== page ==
Maybe to talk about the sound quality of a boombox I should start talking about the speakers and the acoustics. One of the main problems is that most models do not have a resonance box, but the speakers share space with all the internal circuitry, which produces poor dynamic range and channel separation is not very good.
We can see here the internals of a boombox, where speakers and electronics share the same space
and there’s no acoustic resonance box. Photo: Unknown.
But also, the most serious problem (in my opinion) is the serious lack of bass because they are not amplified in the resonance box, so it escapes naturally by the rear vents. Just bring your ear close to them to check it out.
Backside of the JVC M90. Photo: Ewen.
To compensate, some models have added additional speakers to enhance the bass. One of the clearest examples are many Hitachi models. I had for some years the TRK-3D75E model.
I remember when the center speaker is activated, bass was hugely increased. But I also remember to bring the ear back and notice that even deeper bass escaped backwards. The five-band equalizer helped, though. I even got to connect external speakers for surround. However, the sound quality was just decent, but unbalanced.
The Hitachi 3D75 with optional surround speakers.
By the way, on the sides seems to have two tweeters, but are merely hollow plastic parts, a common practice among many manufacturers and models.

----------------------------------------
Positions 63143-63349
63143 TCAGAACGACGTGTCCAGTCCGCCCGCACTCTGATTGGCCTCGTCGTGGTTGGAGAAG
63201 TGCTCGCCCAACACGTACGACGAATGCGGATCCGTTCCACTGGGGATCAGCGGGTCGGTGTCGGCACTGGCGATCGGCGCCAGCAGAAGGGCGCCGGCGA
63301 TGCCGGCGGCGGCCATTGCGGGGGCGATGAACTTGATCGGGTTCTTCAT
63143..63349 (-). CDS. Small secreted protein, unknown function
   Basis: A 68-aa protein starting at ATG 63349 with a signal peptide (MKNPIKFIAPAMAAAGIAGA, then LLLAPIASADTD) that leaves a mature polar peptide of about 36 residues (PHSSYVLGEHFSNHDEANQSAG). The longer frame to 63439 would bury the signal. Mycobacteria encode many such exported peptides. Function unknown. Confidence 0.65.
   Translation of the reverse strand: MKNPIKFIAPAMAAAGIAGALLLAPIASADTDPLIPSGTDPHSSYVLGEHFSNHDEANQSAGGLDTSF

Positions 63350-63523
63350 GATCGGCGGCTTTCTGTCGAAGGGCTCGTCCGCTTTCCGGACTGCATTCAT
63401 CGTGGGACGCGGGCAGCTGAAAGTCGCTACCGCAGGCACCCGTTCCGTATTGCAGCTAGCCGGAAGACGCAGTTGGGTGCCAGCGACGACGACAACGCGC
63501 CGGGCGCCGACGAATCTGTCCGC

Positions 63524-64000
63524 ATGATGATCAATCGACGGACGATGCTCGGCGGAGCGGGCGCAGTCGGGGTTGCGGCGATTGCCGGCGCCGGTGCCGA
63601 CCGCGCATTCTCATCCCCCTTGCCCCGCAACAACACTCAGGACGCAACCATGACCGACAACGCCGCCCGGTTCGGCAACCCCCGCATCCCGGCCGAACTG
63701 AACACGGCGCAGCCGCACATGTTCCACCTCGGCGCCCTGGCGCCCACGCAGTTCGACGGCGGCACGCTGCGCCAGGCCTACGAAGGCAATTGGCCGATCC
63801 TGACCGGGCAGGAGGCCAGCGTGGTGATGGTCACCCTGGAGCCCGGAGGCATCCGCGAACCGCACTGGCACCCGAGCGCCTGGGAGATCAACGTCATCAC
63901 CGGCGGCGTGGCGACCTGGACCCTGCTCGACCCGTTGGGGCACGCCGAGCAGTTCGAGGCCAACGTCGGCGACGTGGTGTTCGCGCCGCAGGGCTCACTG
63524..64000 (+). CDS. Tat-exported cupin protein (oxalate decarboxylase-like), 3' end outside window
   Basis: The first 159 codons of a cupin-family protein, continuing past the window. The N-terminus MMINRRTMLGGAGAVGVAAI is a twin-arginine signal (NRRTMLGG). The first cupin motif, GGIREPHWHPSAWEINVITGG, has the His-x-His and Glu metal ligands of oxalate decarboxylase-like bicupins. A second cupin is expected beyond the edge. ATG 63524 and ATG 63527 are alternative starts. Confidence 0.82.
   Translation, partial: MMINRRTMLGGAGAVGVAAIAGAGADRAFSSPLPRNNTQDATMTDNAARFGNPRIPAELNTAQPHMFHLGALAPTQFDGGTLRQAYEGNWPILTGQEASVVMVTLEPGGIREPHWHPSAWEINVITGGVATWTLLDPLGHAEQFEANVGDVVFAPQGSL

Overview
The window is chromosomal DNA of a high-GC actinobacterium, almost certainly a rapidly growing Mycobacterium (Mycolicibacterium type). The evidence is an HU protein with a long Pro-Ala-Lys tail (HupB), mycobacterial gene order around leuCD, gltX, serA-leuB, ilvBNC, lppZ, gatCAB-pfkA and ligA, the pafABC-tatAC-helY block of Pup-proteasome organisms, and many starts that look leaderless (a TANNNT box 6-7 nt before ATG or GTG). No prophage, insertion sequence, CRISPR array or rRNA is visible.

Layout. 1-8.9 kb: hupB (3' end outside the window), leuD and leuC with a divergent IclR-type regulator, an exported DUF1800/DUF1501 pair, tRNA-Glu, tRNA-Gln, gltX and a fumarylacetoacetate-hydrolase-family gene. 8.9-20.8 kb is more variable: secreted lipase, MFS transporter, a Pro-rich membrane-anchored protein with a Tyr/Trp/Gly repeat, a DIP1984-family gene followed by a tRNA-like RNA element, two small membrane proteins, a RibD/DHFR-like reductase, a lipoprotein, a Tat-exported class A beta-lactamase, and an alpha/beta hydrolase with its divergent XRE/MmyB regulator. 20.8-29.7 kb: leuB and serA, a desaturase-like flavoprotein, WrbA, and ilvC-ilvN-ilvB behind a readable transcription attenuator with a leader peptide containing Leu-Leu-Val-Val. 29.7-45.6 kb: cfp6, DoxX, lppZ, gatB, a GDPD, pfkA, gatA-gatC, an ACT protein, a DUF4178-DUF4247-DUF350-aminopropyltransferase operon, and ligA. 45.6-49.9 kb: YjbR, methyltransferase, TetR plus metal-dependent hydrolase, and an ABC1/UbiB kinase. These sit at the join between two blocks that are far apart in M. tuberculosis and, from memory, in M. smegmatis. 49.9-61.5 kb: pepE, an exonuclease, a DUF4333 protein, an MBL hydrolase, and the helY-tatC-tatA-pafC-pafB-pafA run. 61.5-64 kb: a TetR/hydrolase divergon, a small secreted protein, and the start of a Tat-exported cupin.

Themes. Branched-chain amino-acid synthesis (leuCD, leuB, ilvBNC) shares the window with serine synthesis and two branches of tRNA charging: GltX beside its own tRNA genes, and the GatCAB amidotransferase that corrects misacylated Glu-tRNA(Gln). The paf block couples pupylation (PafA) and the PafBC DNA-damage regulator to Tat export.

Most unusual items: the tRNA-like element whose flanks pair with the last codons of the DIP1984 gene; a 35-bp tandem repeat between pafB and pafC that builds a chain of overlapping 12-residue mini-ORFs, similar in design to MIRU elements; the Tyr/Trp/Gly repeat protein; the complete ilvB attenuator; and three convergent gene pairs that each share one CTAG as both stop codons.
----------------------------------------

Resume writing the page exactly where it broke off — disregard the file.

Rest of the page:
A few years later, one of my sisters bought (on my recommendation) the TRK-3D50E with DES system (Dual Enclosure System), which is supposed to improved acoustics:
The 3D50E, with DES system.
Actually, it sounded more or less the same, or even worse, although the bass seemed somewhat stronger. I remember that the bass seemed a patch, acoustically speaking.
In the history of radio cassette have been many models with creative ideas, all focused on providing quality sound, like alternative designs with angled speakers:
The SANYO BigBen. Courtesy of Retro.
With speakers pointing upwards:
The Panasonic RX-ED77.
With dual speakers:
Panasonic (unknown model). Photo: Unknown
I wonder why the manufacturer would bet dual speakers, instead of putting two-way speakers, which clearly would offer a wider dynamic range. The only thing I can think is that they did it simply to get more volume at the expense of lower bass and treble (in which case, I completely rule it out).
Another strange option has speakers on the sides:
Victor RV-NB50-W, often called ‘Kaboom’.
And I ask myself, what are the side speakers for? I imagine they must be to help spread the sound in all directions, for example in situations where you're in outside trips and want to hear the sound from any position, and not only from the front.
But I really doubt that any of them have a really good sound. If ever I had doubts about how it should be a good sound, has always come to my mind an idea very quickly: just look at Hi-Fi component systems, with good 2 or 3-way speakers:
An old HIFI from AIWA (top model in ’86).